“Beyond the quaint graphics, hand-made signs, and charming staff, independent storefronts gives us a connection to our shared history, serving as physical representations of the immigrant struggle to gain a foothold. This rich visual survey of mom-and-pop New York, filled with large format photos, shows why these corner spots are vital to our city’s character.” —from Curbed.com’s 101 books about where and how we live
41. Vanishing New York: How a Great City Lost its Soul by Jeremiah Moss
“We all have our own lost city. If we stick around long enough, we lose the city of our youth, our dreams, and foiled ambitions. But this book isn’t about how we all lose our personal city. It’s about how the city has been taken from us. It’s not just the story of a death; it’s the story of a murder.”—from an interview with the author on Curbed NY
42. Another Country by James Baldwin
“For the ways it explored race, sexuality, and class, this was a groundbreaking book for a number of reasons. But Baldwin’s lush language evokes New York City (and 1950s Greenwich Village, specifically) in a way few other works of art have accomplished. Baldwin also gets light very right in this book: the dimness of a bar, the glare of a streetlamp, the way light erupts from an open door out into a dark street. It’s subtle and powerful.” —Asad Syrkett, senior editor, Curbed
43. Ladies and Gentlemen, the Bronx Is Burning: 1977, Baseball, Politics, and the Battle for the Soul of a City by Jonathan Mahler
“Ladies and gentlemen, the Bronx is burning,” announced Howard Cosell during the 1977 World Series, and thrust the crime wave eviscerating New York City’s northernmost borough into the international spotlight. Mahler’s book skillfully intertwines the year’s two most riveting battles—a pennant race and a mayoral race—that ended up shaping the city’s future. —from Curbed.com’s 101 books about where and how we live
For city kids
44. A Tree Grows in Brooklyn by Betty Smith
In Betty Smith’s coming-of-age novel—based on the author’s own childhood in Brooklyn—a pre-hipster Williamsburg is as much of a finely rendered character as Francie Nolan, the bookish protagonist around whom the story revolves.
45. Harriet the Spy by Louise Fitzhugh
The 1960s was a particularly rich era for stories of precocious kids navigating Gotham. One of the genre’s canniest heroines is Harriet M. Welsch, who in Louise Fitzhugh’s 1964 children’s novel is an Upper East Side 11-year-old who spends her days cheerfully “spying” on her friends and neighbors. The curious, inquisitive (maybe too inquisitive) Harriet is the perfect avatar for every city dweller who’s fascinated by the passing lives of others.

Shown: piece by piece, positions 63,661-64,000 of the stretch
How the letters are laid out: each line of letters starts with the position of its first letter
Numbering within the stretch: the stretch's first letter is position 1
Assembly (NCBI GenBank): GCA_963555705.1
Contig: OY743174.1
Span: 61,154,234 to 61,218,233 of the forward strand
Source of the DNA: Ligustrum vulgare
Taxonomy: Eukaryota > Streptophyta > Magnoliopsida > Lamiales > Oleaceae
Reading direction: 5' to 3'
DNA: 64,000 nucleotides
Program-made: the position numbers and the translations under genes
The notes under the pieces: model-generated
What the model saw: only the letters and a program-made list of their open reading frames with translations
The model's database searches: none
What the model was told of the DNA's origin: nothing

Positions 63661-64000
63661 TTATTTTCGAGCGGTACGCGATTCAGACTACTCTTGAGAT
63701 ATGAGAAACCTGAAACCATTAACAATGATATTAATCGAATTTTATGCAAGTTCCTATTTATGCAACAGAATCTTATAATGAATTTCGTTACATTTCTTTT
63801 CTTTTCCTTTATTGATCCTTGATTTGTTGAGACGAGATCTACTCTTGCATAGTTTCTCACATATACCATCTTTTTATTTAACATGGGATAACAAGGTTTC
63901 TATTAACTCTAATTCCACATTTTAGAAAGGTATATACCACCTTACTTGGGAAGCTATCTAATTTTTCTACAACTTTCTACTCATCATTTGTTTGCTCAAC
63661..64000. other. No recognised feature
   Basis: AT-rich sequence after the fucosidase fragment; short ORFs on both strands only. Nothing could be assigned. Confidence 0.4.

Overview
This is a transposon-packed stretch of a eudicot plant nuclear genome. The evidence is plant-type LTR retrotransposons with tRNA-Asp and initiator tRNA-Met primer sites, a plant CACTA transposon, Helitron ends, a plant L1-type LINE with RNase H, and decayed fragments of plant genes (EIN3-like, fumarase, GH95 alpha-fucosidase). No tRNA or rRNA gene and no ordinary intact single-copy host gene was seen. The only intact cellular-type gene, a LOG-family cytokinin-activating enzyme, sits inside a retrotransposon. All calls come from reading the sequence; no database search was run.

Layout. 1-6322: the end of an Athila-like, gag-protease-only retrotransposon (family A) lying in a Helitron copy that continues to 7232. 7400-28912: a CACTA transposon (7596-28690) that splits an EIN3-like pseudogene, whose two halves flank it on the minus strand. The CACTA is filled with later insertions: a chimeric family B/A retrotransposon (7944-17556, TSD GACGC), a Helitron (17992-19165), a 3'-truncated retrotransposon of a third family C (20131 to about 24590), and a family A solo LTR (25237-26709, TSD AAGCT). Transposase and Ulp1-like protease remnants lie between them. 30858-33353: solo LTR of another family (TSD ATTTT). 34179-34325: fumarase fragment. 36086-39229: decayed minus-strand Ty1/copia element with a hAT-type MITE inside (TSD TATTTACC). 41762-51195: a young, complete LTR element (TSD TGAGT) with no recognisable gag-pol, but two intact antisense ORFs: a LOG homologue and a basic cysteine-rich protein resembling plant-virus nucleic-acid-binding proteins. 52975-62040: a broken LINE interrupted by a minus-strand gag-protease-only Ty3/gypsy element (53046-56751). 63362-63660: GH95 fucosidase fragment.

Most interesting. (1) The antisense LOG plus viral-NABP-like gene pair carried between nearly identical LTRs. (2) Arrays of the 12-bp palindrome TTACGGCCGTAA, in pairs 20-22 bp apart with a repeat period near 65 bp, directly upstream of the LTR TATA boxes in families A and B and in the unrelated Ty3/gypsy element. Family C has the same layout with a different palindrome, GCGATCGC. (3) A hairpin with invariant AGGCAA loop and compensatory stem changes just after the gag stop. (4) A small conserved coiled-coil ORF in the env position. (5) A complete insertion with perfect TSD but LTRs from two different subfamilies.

46. Stuart Little by E.B. White
This iconic children’s book-turned-film is a realistic fantasy that chronicles the adventures of Stuart Little, who is born to human parents in New York City but happened to look “very much like a rat/mouse in every way.″ Though he’s shy, city adventures abound, revolving around Stuart’s participation in a model sailboat race in Central Park.
47. Playground of My Mind by Julia Jacquette
“In this large-format book, artist Julia Jacquette illustrates her childhood memories of New York’s modernist playgrounds, visually connecting their pyramids, watercourses, and climbing cubes to the architecture of everyone and everything from LEGO and Aldo Van Eyck. Jacquette makes great use of the real estate of the page to make connections between the toy and the city, and the pictures are likely to trigger memories of play on long-demolished playgrounds for children of the 1970s and 1980s.” —Alexandra Lange, Curbed architecture critic
48. Eloise by Kay Thompson and Hilary Knight
Who didn’t want to be Eloise when they were a kid? The antics of the clever, pleasure-seeking six-year-old who lives in the Plaza Hotel were brought to vivid life by nightclub singer Kay Thompson—who actually did live in the Plaza—and illustrator Hilary Knight in a series of books that began in 1955. You don’t have to be a child yourself to revel vicariously in Eloise’s adventures through the gilded heart of Manhattan; we all know what it’s like to have so much to do that you get a sort of headache around the sides.
49. When You Reach Me by Rebecca Stead
Sure, there’s a heady element of time travel in Rebecca Stead’s 2009 Newbery winner, about brainy middle schooler Miranda trying to puzzle out a seemingly impossible mystery. But it’s firmly grounded in the Manhattan of the late ’70s, vividly and entertainingly re-created with memories from Stead’s own Upper West Side childhood. It’s as much a memory novel as it is a kids’ thriller, bringing to detailed life a few city blocks that, to the eyes of a sixth grader, can seem infinite.
50. From the Mixed-Up Files of Mrs. Basil E. Frankweiler by E.L. Konigsburg
Any New Yorker worth their salt knows that if you’re going to run away from home, there’s no better place to land than the Metropolitan Museum of Art. The setting is a major part of what has made E.L. Konigsburg’s 1967 children’s mystery an enduring classic, and From the Mixed-Up Files continues to inspire generations of kids to take more than a passing interest in museums and art history—even if they don’t get to splash around in the fountain.